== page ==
Table_1_Hydroxyapatite-Coated Titanium by Micro-Arc Oxidation and Steam–Hydrothermal Treatment Promotes Osseointegration.docx (36.56 kB)
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Table_1_Hydroxyapatite-Coated Titanium by Micro-Arc Oxidation and Steam–Hydrothermal Treatment Promotes Osseointegration.docx

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posted on 19.08.2021, 05:48 authored by Xiaojun Wang, Lina Mei, Xuesheng Jiang, Mingchao Jin, Yan Xu, Jianyou Li, Xiongfeng Li, Zhipeng Meng, Junkun Zhu, Fengfeng Wu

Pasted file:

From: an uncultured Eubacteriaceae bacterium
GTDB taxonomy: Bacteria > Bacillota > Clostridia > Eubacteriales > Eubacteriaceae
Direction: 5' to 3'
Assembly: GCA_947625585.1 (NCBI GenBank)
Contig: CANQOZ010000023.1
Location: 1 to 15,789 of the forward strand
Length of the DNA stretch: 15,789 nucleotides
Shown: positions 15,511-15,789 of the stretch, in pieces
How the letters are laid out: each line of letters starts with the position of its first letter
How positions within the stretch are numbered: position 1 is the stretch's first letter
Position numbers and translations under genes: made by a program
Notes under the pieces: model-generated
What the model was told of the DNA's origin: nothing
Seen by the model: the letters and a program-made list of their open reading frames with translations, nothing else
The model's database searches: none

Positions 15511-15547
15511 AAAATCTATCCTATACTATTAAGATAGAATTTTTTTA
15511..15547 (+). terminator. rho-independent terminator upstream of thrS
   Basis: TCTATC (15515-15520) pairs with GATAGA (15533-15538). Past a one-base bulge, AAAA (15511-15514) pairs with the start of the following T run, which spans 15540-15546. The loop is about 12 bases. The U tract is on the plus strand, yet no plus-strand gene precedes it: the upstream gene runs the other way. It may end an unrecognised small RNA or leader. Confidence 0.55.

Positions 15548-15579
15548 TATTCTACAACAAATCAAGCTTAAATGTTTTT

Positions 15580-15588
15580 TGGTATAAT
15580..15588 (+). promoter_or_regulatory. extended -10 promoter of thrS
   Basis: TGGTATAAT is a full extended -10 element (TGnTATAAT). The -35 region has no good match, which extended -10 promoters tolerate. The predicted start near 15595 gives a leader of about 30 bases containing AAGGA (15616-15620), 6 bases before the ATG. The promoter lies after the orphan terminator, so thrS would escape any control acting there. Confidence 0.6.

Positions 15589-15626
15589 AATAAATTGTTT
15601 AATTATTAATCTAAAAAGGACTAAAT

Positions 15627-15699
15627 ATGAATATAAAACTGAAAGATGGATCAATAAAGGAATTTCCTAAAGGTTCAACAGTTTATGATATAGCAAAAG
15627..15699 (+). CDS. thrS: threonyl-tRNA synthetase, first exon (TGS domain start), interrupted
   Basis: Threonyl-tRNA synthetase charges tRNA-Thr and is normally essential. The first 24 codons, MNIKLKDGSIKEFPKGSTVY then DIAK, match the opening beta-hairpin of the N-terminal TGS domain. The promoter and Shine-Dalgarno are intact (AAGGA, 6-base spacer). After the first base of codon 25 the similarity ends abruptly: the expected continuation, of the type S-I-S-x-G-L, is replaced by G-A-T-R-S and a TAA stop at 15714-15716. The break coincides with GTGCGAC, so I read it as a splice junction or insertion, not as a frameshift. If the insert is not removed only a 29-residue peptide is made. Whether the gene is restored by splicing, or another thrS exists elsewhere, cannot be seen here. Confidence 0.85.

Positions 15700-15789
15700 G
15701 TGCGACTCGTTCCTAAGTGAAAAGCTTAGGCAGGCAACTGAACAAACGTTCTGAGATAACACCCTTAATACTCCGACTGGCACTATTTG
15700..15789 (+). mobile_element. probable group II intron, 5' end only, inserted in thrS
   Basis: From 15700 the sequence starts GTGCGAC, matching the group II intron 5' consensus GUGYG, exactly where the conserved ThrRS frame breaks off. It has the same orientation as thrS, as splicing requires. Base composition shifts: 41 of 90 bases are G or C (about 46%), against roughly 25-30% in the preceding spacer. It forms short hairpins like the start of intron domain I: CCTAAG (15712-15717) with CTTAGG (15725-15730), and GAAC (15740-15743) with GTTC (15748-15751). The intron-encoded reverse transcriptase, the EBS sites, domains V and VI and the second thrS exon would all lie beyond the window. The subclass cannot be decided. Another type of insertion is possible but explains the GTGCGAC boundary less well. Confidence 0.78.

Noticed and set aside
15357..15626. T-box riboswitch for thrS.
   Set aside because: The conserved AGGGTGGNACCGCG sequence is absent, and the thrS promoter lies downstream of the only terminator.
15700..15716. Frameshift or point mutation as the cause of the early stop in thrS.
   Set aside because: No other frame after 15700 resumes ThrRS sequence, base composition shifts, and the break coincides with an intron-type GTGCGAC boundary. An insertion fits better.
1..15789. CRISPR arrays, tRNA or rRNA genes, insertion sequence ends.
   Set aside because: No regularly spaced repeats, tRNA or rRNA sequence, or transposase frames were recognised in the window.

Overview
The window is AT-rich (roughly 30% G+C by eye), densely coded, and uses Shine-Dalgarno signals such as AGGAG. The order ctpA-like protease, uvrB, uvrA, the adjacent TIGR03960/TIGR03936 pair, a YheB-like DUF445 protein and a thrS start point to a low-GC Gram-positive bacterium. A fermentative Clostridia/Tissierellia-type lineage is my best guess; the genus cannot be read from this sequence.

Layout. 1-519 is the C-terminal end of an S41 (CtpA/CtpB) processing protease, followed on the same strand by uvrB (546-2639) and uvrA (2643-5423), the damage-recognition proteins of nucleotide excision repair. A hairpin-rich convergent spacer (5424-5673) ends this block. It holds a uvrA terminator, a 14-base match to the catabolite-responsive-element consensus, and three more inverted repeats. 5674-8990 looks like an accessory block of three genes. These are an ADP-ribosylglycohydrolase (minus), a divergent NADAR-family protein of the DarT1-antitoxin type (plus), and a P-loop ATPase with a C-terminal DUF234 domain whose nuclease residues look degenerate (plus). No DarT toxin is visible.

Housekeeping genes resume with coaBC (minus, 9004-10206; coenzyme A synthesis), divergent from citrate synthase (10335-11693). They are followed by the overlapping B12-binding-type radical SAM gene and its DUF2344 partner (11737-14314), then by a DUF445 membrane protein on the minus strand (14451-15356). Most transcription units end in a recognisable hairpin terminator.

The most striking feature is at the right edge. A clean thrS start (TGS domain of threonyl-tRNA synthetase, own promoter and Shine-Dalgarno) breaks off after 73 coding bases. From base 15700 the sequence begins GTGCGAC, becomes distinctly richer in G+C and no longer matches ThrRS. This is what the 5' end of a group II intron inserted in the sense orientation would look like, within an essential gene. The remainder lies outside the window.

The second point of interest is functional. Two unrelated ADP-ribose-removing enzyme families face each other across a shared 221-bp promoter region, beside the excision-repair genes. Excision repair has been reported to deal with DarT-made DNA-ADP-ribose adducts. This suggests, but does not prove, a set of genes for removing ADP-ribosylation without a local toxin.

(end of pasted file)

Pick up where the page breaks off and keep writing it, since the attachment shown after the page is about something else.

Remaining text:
Titanium (Ti)-based alloys are widely used in tissue regeneration with advantages of improved biocompatibility, high mechanical strength, corrosion resistance, and cell attachment. To obtain bioactive bone–implant interfaces with enhanced osteogenic capacity, various methods have been developed to modify the surface physicochemical properties of bio-inert Ti and Ti alloys. Nano-structured hydroxyapatite (HA) formed by micro-arc oxidation (MAO) is a synthetic material, which could facilitate osteoconductivity, osteoinductivity, and angiogenesis on the Ti surface. In this paper, we applied MAO and steam–hydrothermal treatment (SHT) to produce HA-coated Ti, hereafter called Ti–M–H. The surface morphology of Ti–M–H1 was observed by scanning electron microscopy (SEM), and the element composition and the roughness of Ti–M–H1 were analyzed by energy-dispersive X-ray analysis, an X-ray diffractometer (XRD), and Bruker stylus profiler, demonstrating the deposition of nano-HA particles on Ti surfaces that were composed of Ca, P, Ti, and O. Then, the role of Ti–M–H in osteogenesis and angiogenesis in vitro was evaluated. The data illustrated that Ti–M–H1 showed a good compatibility with osteoblasts (OBs), which promoted adhesion, spreading, and proliferation. Additionally, the secretion of ALP, Col-1, and extracellular matrix mineralization was increased by OBs treated with Ti–M–H1. Ti–M–H1 could stimulate endothelial cells to secrete vascular endothelial growth factor and promote the formation of capillary-like networks. Next, it was revealed that Ti–M–H1 also suppressed inflammation by activating macrophages, while releasing multiple active factors to mediate osteogenesis and angiogenesis. Finally, in vivo results uncovered that Ti–M–H1 facilitated a higher bone-to-implant interface and was more attractive for the dendrites, which promoted osseointegration. In summary, MAO and SHT-treated Ti–M–H1 not only promotes in vitro osteogenesis and angiogenesis but also induces M2 macrophages to regulate the immune environment, which enhances the crosstalk between osteogenesis and angiogenesis and ultimately accelerates the process of osseointegration in vivo.

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